Author Topic: Trump's America (Casino & Slots!)  (Read 50450 times)

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Offline Reginald McGraw

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Re: Trump's America (Casino & Slots!)
« Reply #45 on: November 16, 2016, 11:44:52 PM »
So let's talk protests...

I'm fine with kids wanting to skip school to protest Trump. Doesn't bother me in the least, and it's sure better than skipping school to, say, make out with Teresa Jones from homeroom in her parents' basement. (Then again, is it?)

It isn't. I agree with all the rest.

Offline RottingCorpse

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Re: Trump's America (Casino & Slots!)
« Reply #46 on: November 17, 2016, 11:16:41 AM »
All this Muslim registration talk is super-1938. Then again, it' not like Trump is springing it on people now.

Is this really what people want? Have we failed this mightily at properly teaching history? I mean, forget the education system. There's 3,000 WWII movies out there!

Offline nacho

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Re: Trump's America (Casino & Slots!)
« Reply #47 on: November 17, 2016, 11:42:34 AM »
All this Muslim registration talk is super-1938. Then again, it' not like Trump is springing it on people now.

Is this really what people want? Have we failed this mightily at properly teaching history? I mean, forget the education system. There's 3,000 WWII movies out there!

If you polled Americans in November of 1941, a majority would have said Hitler was good for Europe. He declared war on us, and we were famously pro-Nazi up till then (which is why we didn't get into the war until we were pushed into it and, even then, many from that generation think of it as "the Pacific War").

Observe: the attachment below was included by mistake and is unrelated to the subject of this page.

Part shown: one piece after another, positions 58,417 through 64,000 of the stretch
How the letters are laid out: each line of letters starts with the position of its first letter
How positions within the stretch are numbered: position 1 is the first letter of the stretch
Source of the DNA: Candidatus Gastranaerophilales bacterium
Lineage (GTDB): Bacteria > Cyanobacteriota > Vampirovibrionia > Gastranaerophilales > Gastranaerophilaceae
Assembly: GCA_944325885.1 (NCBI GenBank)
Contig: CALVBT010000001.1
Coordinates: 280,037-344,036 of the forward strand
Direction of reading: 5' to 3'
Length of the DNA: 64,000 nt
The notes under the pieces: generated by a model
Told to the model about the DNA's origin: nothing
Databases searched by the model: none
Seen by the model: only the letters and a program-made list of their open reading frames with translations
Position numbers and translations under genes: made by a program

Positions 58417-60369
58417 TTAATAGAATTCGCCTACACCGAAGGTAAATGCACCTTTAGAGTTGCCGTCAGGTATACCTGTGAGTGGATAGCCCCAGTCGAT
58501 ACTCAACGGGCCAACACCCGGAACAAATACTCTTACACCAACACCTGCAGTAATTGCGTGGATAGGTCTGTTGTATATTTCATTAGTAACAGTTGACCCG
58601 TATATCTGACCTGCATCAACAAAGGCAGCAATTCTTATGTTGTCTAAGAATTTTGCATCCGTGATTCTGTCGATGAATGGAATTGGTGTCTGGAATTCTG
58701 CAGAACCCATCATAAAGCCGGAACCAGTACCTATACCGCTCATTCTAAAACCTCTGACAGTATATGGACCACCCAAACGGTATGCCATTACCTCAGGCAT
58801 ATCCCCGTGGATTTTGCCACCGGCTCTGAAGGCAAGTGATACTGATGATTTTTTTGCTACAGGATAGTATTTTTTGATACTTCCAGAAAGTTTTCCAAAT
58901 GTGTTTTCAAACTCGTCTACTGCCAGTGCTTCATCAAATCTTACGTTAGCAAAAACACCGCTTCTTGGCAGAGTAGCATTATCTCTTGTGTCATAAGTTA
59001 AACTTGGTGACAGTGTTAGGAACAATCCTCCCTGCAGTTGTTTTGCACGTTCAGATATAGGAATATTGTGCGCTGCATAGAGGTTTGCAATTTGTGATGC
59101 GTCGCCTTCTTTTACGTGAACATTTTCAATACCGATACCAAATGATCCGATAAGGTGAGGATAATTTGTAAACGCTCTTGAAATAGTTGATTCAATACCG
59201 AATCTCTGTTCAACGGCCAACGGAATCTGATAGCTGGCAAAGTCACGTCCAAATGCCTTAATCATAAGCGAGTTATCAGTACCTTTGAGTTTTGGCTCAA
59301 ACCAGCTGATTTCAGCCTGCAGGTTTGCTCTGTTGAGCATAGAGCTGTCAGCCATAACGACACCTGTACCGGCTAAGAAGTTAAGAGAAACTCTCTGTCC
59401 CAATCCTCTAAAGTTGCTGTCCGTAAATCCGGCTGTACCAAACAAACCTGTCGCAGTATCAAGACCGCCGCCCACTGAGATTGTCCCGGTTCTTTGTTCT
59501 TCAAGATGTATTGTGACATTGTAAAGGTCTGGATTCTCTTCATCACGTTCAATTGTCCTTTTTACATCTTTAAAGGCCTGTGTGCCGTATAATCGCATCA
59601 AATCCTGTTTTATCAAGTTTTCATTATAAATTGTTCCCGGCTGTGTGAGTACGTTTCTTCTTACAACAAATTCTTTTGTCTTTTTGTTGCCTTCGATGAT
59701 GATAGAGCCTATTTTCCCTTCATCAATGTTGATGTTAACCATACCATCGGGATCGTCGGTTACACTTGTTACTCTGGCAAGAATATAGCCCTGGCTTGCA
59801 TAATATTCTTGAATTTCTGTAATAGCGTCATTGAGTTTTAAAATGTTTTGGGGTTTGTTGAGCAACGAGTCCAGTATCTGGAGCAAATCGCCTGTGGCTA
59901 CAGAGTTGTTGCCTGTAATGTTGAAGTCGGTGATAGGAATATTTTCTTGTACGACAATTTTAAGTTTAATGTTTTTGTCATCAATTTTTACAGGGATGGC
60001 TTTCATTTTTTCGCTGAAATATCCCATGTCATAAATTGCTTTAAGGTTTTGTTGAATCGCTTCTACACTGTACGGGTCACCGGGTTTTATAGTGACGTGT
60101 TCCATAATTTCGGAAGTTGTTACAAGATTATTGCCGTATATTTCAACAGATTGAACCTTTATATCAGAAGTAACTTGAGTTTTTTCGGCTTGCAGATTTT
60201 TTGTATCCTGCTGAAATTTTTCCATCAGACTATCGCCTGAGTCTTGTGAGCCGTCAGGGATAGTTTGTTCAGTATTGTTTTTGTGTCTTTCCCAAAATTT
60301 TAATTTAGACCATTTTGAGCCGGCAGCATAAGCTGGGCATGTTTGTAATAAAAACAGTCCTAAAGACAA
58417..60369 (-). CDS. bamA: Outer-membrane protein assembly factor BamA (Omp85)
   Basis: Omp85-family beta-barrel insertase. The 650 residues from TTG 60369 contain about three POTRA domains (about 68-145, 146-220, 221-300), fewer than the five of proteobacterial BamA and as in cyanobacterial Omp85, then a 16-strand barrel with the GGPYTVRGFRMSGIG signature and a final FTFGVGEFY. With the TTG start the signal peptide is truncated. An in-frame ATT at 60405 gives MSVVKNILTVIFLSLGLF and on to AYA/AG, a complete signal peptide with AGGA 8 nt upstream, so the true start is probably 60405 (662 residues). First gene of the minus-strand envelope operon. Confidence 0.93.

Glorifying the noble American cause in Europe was 100% propaganda and, now, is 100% nostalgia for that propaganda.

So, historically speaking, we're behaving normally. In response to the forced emigration of Jews from German-held territory, we immediately closed our borders to them and other victims of the emigration programs. Something like 300,000 applicants for refugee visas in the US were rejected (and around 80% of those subsequently vanished into the camps). 

Offline nacho

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Re: Trump's America (Casino & Slots!)
« Reply #48 on: November 17, 2016, 12:00:53 PM »
PS -- being responsible for nearly half a million Holocaust victims shouldn't surprise you, either. After all, this nation was founded on a rather dirtily-fought revolution, after which we actively and rather cheerfully engaged in a massive genocidal pogrom against the native population for 130 years.

Even when it came to ending slavery, it took us just over 100 years to even begin to embrace the idea.

When you look at the bigger picture of who we are, as a people, it's actually quite distressing. We're not only reluctant to accept change, but we're bloodthirsty when it comes to material gain and expansion. We're also a sharply divided people in a way that goes well beyond race, class, and creed. We're split along regional lines in a way that almost seems feudal. The more sedentary we become the more we're all starting to die at the same hospital where we were born. The result is closed communities that may be larger than a 12th century village, sure, but still behave and react in the same sort of way. You see this in how we talk about various regions (e.g. "Inside the Beltway," "The Other Coast," etc.).

Even the educated and traveled fall prey to this. Generally speaking, the London of PBS and BBC America is more familiar to an urban American than, say, Ames, Iowa.   

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Re: Trump's America (Casino & Slots!)
« Reply #49 on: November 17, 2016, 12:59:23 PM »